Saturday, February 10, 2007

Model of Megson's own house used to promote NZ architecture exhibition

Text and picture is from an article on an exhibition of models of NZ architecture, modelled with neither context nor landscape, which unfortunately is the way many see their architecture.

The picture selected to highlight the exhibition (above) shows Megson's own house, which was sited above Dingle Dell in St Heliers.

The article comes from University News, May 2005:
If you take away the conventionally defining characteristics of New Zealand residential architecture – site, response to surrounding landscape, orientation to views and sun, materials like weatherboards, corrugated iron, concrete blocks – what are you left with?

An architectural style that “is and isn’t” typically New Zealand, says
Architecture senior lecturer, Charles Walker (pictured above) who with
help from two recent University Architecture graduates, Minka Johnson
Ip and Elizabeth Seu Seu, has curated models for living 1905-2005,
currently on at the Auckland Museum.
Surveying 100 years of New Zealand residential architecture and
timed to mark the centenary of the New Zealand Institute of Architects,
models for living features 50 exquisite scale-models (1:50), built
from original plans by students and recent graduates of the School
of Architecture.
Hand-crafted out of white paper and white painted cardboard, the
models show iconic houses – the Group Construction Company’s First
House, for example, and former University lecturer Claude Megson’s
1983 Auckland home – stripped back to their elemental bones and
artfully displayed in solid glass cases.
“If they refer to the particularity of detail, these white fabrications
also strive for universality and anonymity,” writes Charles in the
exhibition catalogue. “Unlike the architects of the real projects, who
have generally sought to imbue each project with an individual identity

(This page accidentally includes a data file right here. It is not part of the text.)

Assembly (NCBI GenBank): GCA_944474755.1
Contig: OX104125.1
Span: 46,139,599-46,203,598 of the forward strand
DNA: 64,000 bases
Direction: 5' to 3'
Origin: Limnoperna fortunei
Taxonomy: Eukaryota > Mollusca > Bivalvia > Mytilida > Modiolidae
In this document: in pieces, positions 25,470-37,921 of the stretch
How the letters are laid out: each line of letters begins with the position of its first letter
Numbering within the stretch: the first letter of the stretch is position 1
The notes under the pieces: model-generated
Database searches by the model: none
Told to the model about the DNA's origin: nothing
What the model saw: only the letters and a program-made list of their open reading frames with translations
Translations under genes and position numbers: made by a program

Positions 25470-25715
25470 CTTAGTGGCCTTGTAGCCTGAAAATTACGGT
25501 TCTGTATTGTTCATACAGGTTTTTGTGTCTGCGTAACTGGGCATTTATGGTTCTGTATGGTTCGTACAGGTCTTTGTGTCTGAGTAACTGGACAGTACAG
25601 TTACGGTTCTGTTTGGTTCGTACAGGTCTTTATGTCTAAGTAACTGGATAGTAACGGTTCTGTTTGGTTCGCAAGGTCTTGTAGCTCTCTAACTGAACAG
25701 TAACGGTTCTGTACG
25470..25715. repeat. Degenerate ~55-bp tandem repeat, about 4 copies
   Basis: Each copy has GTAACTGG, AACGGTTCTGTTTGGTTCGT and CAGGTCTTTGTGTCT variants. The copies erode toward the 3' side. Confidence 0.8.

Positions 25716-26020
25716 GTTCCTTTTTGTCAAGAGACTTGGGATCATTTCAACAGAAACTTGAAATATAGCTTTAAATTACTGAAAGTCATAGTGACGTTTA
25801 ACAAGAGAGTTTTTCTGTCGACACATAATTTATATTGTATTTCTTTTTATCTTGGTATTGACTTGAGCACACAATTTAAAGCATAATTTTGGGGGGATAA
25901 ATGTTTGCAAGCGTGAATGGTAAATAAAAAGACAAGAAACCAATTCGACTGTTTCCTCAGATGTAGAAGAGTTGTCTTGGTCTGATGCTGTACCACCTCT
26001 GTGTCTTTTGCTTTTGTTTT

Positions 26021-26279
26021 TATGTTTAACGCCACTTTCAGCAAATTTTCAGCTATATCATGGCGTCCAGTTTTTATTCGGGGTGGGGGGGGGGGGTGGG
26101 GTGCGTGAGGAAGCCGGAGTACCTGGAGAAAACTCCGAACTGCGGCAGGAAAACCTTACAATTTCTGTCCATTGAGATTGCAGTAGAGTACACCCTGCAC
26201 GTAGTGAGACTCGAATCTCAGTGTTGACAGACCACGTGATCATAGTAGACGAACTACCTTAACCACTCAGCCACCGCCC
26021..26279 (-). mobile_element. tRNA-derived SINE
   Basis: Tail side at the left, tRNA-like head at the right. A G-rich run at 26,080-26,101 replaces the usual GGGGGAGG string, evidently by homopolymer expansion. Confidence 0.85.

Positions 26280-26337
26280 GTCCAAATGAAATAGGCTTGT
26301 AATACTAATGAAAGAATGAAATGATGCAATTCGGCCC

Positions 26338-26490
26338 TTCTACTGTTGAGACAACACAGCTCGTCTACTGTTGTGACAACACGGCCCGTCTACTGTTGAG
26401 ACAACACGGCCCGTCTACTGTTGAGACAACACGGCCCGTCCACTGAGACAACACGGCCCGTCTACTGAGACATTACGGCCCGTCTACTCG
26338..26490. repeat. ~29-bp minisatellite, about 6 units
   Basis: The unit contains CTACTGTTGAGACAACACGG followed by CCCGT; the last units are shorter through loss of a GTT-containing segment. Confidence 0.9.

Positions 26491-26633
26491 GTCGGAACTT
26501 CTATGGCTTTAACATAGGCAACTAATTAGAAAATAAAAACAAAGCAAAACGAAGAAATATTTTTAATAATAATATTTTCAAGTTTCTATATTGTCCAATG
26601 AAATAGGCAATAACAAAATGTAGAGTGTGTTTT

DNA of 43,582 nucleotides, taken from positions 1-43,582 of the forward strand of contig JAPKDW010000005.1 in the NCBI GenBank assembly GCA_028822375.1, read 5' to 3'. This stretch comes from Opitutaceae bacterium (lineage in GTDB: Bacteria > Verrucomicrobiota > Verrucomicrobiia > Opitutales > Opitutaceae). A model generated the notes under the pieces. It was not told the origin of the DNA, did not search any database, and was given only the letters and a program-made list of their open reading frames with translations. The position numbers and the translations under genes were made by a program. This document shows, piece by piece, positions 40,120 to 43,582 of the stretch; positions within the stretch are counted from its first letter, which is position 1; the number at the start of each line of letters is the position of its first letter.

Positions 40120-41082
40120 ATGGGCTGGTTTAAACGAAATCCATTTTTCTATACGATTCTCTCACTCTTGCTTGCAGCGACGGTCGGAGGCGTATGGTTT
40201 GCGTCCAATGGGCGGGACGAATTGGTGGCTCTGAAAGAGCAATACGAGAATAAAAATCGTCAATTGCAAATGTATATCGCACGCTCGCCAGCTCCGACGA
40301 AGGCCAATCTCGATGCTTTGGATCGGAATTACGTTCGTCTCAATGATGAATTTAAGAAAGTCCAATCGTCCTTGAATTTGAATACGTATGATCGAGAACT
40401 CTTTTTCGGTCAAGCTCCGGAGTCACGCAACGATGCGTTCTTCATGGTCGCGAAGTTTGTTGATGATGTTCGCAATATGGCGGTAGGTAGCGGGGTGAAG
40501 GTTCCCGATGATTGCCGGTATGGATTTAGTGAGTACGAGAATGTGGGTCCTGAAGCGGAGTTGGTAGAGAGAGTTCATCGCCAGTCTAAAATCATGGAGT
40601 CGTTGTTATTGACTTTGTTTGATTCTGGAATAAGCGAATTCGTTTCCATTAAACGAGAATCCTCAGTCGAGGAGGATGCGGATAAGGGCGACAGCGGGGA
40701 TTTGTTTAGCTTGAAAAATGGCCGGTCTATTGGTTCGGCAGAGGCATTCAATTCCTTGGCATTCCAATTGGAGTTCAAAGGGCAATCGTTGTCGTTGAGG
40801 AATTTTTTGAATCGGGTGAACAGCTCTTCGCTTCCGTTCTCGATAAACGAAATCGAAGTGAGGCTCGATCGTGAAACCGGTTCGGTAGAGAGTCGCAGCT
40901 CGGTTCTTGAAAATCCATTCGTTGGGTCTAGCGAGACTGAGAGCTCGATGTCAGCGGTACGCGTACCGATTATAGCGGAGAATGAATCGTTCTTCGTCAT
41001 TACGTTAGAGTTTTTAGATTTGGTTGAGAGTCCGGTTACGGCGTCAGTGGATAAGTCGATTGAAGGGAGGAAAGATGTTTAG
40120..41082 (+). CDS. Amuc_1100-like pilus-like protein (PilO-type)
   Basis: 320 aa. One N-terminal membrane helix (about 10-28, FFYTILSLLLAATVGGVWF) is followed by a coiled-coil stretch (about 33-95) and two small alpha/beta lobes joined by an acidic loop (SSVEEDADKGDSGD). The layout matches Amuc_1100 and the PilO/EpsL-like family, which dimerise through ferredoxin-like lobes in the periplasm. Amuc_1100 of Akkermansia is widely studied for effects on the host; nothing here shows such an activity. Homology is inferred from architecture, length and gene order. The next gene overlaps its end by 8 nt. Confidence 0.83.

that only rarely refl ects that of the occupant of the house, the models
display the authorial reticence of Islamic miniatures – an art form in
which to reveal one’s stylistic idiosyncrasies is to court dishonour.”
Beginning with workers’ dwellings designed in 1905 by the Public
Works Department and fi nishing on a futuristic home designed by
Auckland graduates Dominic Glamuzina and Ernie Lau, the models
offer a compelling timeline of New Zealand architectural style.
Tauroa, a country mansion designed by colonial architect William
Gummer for a site on the rolling hills of Havelock North, is re-fi gured
back to its 1916 skeletal beginnings here, as are houses by architects
like Rotherham and Hackshaw (members of the renowned Group
architects who after World War Two began to merge modernists’
principles of simplicity, clarity and structure with a New Zealand
history of working in wood).
Viewers can peer through the glass at a model of the monumental
1957 Blumenthal home – the fi rst New Zealand house to be widely written about overseas – or they can ponder the three-dimensional rendering of Ken Crosson’s award-winning 2003 Coromandel Beach House. “When people talk about New Zealand architecture, they always
talk about the site, the landscape and the materials as if those were
the things that defi ne it,” says Charles.
“What’s interesting here is that in all these models you can see
international infl uences. Even though they’re typically New Zealand
houses in response to site and landscape, they’re part of a much
wider discourse.
“The architects of these houses have all been overseas or have
studied overseas architectural trends. They are quite urbane,
sophisticated people – even though in the case of the Group they
presented their work within the rhetoric of a Kiwi vernacular.”
Historically, New Zealand architects haven’t used models very much
so this exhibition offers a chance to see three-dimensional volumes and
proportions of houses that most won’t have seen. “Even architects know
most of these houses only through photographs,” says Charles.
More than 50 architectural students have spent hundreds of
hours making the models and Charles says it has been a very good
pedagogical exercise. “The students have had to study the buildings,
plans and drawings very, very carefully; because they knew the end
result was going to be seen by the public, it’s kept the standard very
high – they’ve really sweated blood for these.”
And there are more to come. This year students will be constructing
another 40-odd models that will be photographed and feature alongside
plans and drawings in a book, working title 100 New Zealand houses,
which Charles is currently writing for publication later this year.
Once all the models have been exhibited and photographed, some
will be distributed to architects, but many will be retained in the
Architecture School’s archive. Future students will be able to access
them as Charles concludes in his catalogue essay, examples of “intimate
investigations and engaged understandings of scale, proportion,
generative ideas and in most cases, good old-fashioned room planning”.

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